Though the protective elements are rather different from the Ice Halo, for the Middie the look from the outside is quite similar: a black headband of about the same thickness. I found the Middie a touch more comfortable, despite their size guide suggesting my head was too big for the size I got. On my head it naturally sits just a bit above my ears (and glasses), and the segmented nature let me adjust the front a bit independently of the back (i.e., it could bend a bit in the middle to go around my ears while still being low on the back of my head). However, the harder inserts do play greater havoc with glasses if the fit does put them over the ears.

The touque I found quite comfortable to put on for short periods. However, it had a tendency to skootch up my head when I tilted my head far back (for instance, when throwing a stone) so I had to keep pulling it down. The band around the edge is also fairly tight (which I suppose it has to be to stay on your head in a fall), and the hat wasn’t quite big enough to totally cover my ears, which was awkward and meant that as I was adjusting it, I’d often end up screwing up how my glasses sat on my ears, which would lead to a cycle of adjustments. Wayfare thought it fit her well, so even though my 23″ head should fit the 21.5-23″+ size, it might be just a hair too small for me, which is affecting the comfort. I might try it with just the rear pads installed and update later.

A few nitpicks on the choice of neoprene: the Crasche products smell strongly of neoprene when they first arrive, which may be an issue for those with sensitive noses — they may need some time to off-gas (after about a week the smell is not noticeable to me). Neoprene also doesn’t absorb moisture, so if I’m doing anything more energetic than holding the broom, I’ll find droplets of sweat lining the pads (on the flip side, they’re easy to wipe down).

Also, the site also says that Canada is duty free for shipping, and while that’s technically true (no duties or crazy brokerage fees thanks to using USPS for shipping), I did have to pay HST to pick it up at the post office, so be prepared for that.

A Crasche Middie on my head.
The segmented plates let this bend around my ears a bit, but otherwise it looks very similar to the Ice Halo HD.

A Crasche Curler hat on my head.
In terms of style/look, the Crasche Curler was actually my favourite. Despite my lack of photograhy skills making this look black, the hat is their dark grey option.

Goldline

The Goldline headfirst line uses expanded polystyrene (EPS, the hard foam in bike helmets) to make their pads, which go inside a variety of holders — hats, bands, or visors. Whichever style you choose, the pads all cover the back of the head only.

This is by far the most common style I see other players wearing, perhaps in part because Goldline has a store on this side of town so people can buy in person rather than ordering online, and their products are also available at Spokes & Sports in Toronto.

A Goldline headband and Ice Halo Pro-Hat side-by-side on a table.
Side-by-side photo of the Ice Halo Pro-Hat and Goldline protective pad in a headband style.

Unfortunately I wasn’t able to find one in my size to show side-by-side with modelled on my head, but their marketing photos do a good job of showing what they look like. I did borrow one to show side-by-side with my Ice Halo pro hat how much thicker the pad is.

Summary

Really, any of these is likely better than nothing when out on the ice.

I preferred the hat styles to the band styles, and have the Ice Halo Pro-Hat and Crasche Curler in my curling gear bag to try out further, though after a few games I’m quickly gravitating toward the Ice Halo hat as my main choice. After all, a ballcap style is a very natural style fit for me (I often wear one anyway). I do want to give the headband styles (Ice Halo HD and Crasche Middie) some more game time, as they do seem to offer a bit more protection than the ballcap, and I like the idea of having some padding on the front as well as the back. However, while I shouldn’t be able to feel shame at this point my life, and certainly not about curling fashion, I’m not sure the headband is a look I can pull off.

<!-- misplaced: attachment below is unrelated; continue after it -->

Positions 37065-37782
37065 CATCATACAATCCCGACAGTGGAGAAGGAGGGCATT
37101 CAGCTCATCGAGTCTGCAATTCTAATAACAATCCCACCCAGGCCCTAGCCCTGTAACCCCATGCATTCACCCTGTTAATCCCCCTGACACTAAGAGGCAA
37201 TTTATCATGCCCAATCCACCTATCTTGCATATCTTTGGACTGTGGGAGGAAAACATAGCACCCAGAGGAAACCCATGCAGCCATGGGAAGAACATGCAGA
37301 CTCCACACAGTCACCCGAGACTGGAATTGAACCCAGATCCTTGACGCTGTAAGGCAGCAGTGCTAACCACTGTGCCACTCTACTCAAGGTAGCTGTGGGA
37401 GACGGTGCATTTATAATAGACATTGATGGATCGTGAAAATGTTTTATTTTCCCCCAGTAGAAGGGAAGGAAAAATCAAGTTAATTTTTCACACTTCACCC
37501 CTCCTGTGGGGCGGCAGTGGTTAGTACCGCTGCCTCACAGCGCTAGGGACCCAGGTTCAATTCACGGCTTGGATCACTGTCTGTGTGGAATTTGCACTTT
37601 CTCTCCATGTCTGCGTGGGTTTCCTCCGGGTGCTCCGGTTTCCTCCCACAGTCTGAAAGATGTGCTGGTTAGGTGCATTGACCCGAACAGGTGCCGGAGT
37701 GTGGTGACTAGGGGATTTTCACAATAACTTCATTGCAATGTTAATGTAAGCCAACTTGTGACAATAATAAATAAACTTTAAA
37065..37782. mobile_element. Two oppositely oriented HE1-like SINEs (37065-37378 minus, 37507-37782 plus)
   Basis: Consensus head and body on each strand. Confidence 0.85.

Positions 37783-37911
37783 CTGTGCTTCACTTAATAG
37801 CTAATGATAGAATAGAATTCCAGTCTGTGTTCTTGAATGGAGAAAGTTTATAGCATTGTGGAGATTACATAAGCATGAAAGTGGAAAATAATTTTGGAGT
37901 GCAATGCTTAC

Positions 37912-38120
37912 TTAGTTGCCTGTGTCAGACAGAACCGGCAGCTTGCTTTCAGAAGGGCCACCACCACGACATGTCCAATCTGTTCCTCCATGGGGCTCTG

I have to say that all three companies were responsive when I bugged them for more details, and you should be able to find something that works for you from one of them.

As much as I’m high on the idea of something is better than nothing, I need to be clear that it’s hard to protect against concussions, and hard to test for that. There’s no guarantee that wearing one of these will prevent one.

There’s still a lot of research to do on concussions and how they happen and what a safe level of impact might be. There still isn’t, to my knowledge, a standard way to test for reducing concussion risk: the standards for hockey helmets and the like are designed around reducing traumatic brain injury and skull fractures. Don’t get me wrong, that is also good and should likely help with concussions, too, but for curling I’m not quite as worried about severe traumatic brain injury because it isn’t hockey: falling is the big risk, not getting beaned by a slapshot or checked into the boards at high speed or taking a skate to the forehead after falling in a tangle. So perhaps soft impact-dampening padding/foam is more important than a hard shell for mTBI. All products are careful to say that they are not helmets, cannot guarantee that they will prevent a concussion, and are designed simply to be better than nothing.

Note: All gear was paid for by myself or my parents, or borrowed from fellow curlers for pictures.

Another helmet option, not tested is from Asham. Consider this a kind of honourable mention

2 Responses to “Head Protection for Curling & Skating”

  1. Steveark Says:

    I ski aggressively and started to wear a helmet maybe ten years ago. However in my opinion the likelihood of a helmet preventing a concussion is pretty small in most ski accidents. A concussion isn’t caused by the impact of your head against an hard object, it is caused by the impact of your brain against your skull and the amount of cushioning in a helmet won’t prevent your brain from decelerating from 30 miles per hour to zero in an instant. Probably in skating and curling where the speed of your head hitting the ice is very slow it could make a big difference.

  2. Potato Says:

    Yep, in something high-speed like skiing these wouldn’t help a whole lot — I’d hypothesize that the amount of impact absorption would max out, so reducing the impact of a slip & fall from standing by about a third would only be ~single-digit percentage of a header at 30 mph.